Miami Heat’s Big Three…Are They What We Thought They Were?
During a radio interview in Miami, Miami Heat Head Coach Erik Spoelstra was asked if having Chris Bosh, LeBron James and Dwyane Wade was all the Heat needed to win the NBA championship. Spoelstra said “no,” and rightfully so, because after all, that was just a ridiculous question in the first place.
However, there is something to be derived from the combination of that question and Spoelstra’s answer. Six months ago, nobody was talking about Miami Heat’s “supporting cast.” Nobody said that the Heat would unequivocally need Carlos Arroyo, Mike Miller and Joel Anthony to play championship-level basketball to win the NBA title in 2011. When this Miami Heat triumvirate was put together last July, everybody thought that as long as the Big Three were healthy and learned how to play together, they would carry the team to success. In opinion, that’s a fair notion. Yet with the Heat’s string of troubles at various points during this 2010-2011 NBA basketball season, many people, Coach Spoelstra included, have said that the Heat need their supporting cast to be a big part of the Heat’s playoff run. And to me, that’s a ridiculous notion.
Think back to the Chicago Bulls dynasty. Their first three championships came with the expertise of Michael Jordan and Scottie Pippen, and I suppose you can throw Horace Grant in there as their #3. Back then, nobody expected John Paxson to be the difference between the Bulls winning a championship and them flaming out in the playoffs. Sure, Jordan’s supporting cast couldn’t have been God awful, but never in a million years would anyone have faulted poor play by the supporting as the reason for the Bulls losing. The media would have said that Jordan and Pippen didn’t come through, and they would have criticized them non-stop, until the Bulls eventually won a championship.
Same thing with Kobe Bryant and Shaquille O’Neal during the Los Angeles Lakers dynasty. Robert Horry and Derek Fisher were nice players, but if they had their worst stretch of the season during the playoffs, nobody would have said they are the reasons the Lakers failed to win championships. The media just would have blamed Shaq for missing one-too-many free throws and Kobe for taking one-too-many shots.
Now before you get all traditionalist on me, let me clarify what I’m saying. I’m not saying that we don’t ever take into consideration the supporting cast around a player. It’s well documented that the players around Kobe after Shaq left were not enough for him to win a championship. To take it to another sport, Dan Marino was not what kept the Miami Dolphins from winning Super Bowls. And Barry Bonds didn’t fail to win a World Series because of how he played either.
However, you have to be able to differentiate between not having a championship-caliber team and having a championship team that fails to execute. Right now, the Miami Heat has all the pieces it needs to win a championship. Those pieces are called LeBron, Wade and Bosh. As far as anything else goes, there only needs to be two other players on the court. Last time I checked, those two other players will always be professional basketball players; most often times first round NBA selections. So as long as they aren’t playing Ray-Ray from the hood, they have what they need to win a championship.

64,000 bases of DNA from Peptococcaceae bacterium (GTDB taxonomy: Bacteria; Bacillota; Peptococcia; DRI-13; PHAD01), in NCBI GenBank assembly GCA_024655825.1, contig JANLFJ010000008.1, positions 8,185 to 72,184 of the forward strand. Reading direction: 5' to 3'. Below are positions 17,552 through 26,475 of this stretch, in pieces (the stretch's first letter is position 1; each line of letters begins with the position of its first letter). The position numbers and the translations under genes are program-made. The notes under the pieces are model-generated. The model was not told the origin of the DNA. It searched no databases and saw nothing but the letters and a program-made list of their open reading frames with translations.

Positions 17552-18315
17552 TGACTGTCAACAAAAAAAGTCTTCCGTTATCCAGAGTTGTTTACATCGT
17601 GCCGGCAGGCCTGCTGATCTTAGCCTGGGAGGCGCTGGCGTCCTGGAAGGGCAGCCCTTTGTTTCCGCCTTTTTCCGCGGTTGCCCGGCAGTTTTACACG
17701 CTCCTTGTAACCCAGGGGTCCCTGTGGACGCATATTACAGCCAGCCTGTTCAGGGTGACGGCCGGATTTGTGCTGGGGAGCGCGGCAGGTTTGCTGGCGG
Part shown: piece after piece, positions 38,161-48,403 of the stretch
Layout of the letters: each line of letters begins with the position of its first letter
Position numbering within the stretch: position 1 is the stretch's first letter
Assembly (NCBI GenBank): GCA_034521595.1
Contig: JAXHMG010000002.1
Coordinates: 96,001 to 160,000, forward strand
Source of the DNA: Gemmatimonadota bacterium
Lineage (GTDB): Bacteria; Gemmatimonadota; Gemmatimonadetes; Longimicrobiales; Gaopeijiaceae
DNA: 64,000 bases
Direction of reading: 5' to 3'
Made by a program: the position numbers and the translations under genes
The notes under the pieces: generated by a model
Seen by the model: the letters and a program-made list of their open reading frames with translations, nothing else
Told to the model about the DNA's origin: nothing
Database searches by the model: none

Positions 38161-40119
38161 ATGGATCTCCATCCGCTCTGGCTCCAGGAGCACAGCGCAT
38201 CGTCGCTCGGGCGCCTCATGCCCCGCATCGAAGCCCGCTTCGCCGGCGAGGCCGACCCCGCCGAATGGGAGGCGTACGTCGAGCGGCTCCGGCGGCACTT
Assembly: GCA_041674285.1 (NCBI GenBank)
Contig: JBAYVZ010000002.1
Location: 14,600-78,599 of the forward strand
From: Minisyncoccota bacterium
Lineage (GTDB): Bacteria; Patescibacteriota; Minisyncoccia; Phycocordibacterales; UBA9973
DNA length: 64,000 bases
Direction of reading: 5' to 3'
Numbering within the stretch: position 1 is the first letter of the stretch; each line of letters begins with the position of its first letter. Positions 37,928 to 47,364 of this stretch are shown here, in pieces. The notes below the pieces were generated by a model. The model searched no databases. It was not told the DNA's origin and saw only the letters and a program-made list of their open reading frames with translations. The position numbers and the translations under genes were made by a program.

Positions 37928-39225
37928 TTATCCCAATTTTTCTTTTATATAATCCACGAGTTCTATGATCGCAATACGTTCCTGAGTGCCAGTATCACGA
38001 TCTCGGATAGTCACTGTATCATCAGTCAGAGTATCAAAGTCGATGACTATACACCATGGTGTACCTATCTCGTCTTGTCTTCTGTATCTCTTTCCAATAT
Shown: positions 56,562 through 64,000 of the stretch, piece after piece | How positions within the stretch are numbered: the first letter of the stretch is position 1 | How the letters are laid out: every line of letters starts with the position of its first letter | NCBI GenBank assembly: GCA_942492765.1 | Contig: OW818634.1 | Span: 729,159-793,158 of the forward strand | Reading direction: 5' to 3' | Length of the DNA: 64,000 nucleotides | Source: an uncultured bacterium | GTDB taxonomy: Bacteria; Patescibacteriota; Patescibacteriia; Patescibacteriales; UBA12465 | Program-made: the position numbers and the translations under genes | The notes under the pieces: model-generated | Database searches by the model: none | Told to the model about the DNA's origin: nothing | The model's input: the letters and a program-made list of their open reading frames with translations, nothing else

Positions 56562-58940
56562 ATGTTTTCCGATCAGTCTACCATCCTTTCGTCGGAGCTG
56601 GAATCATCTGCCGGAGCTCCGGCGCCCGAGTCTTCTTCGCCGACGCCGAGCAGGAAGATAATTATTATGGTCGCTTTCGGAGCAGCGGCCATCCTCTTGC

Thus, when Erik Spoelstra says that just having his big three healthy isn’t enough, while true, it does make me recognize where we are with this Miami Heat team. While yes, the other two players (and sometimes three) on the court can’t take the ball on offense and kick it into the stands, the supporting cast will never be the reason the Heat do not win. When the Big Three came up out of the floor during a welcoming pep rally, I didn’t see Carlos Arroyo and Mario Chalmers behind them. When the Boston Celtics won the championship three years ago, I certainly don’t recall Rajon Rondo and Kendrick Perkins being the reasons that the Celtics brought home the hardware. And when the history books are written, Derek Fisher and Trevor Ariza won’t go down as the reasons the Los Angeles Lakers won the NBA title in 2009.
So while Spoelstra’s answer to an over-the-top question was accurate; let’s be sure about one thing here: the successes and failures of the Miami Heat will be squarely on the shoulders of LeBron, Wade and Bosh. The fact that we are even discussing how vital it is that Mike Miller gets healthy, or what a loss losing Udonis Haslem for the season is, just goes to show you how short of expectations the Miami Heat have fallen so far this season. In a mere few months, we went from crowning them for the next 4 seasons, to saying that they need Mike Miller’s three-point shooting and Haslem’s interior presence. And if that’s the case, LeBron James, Dwyane Wade and Chris Bosh aren’t as good at winning basketball games as we thought they were, and we’ll find out this summer whether or not that is the case.
No related posts.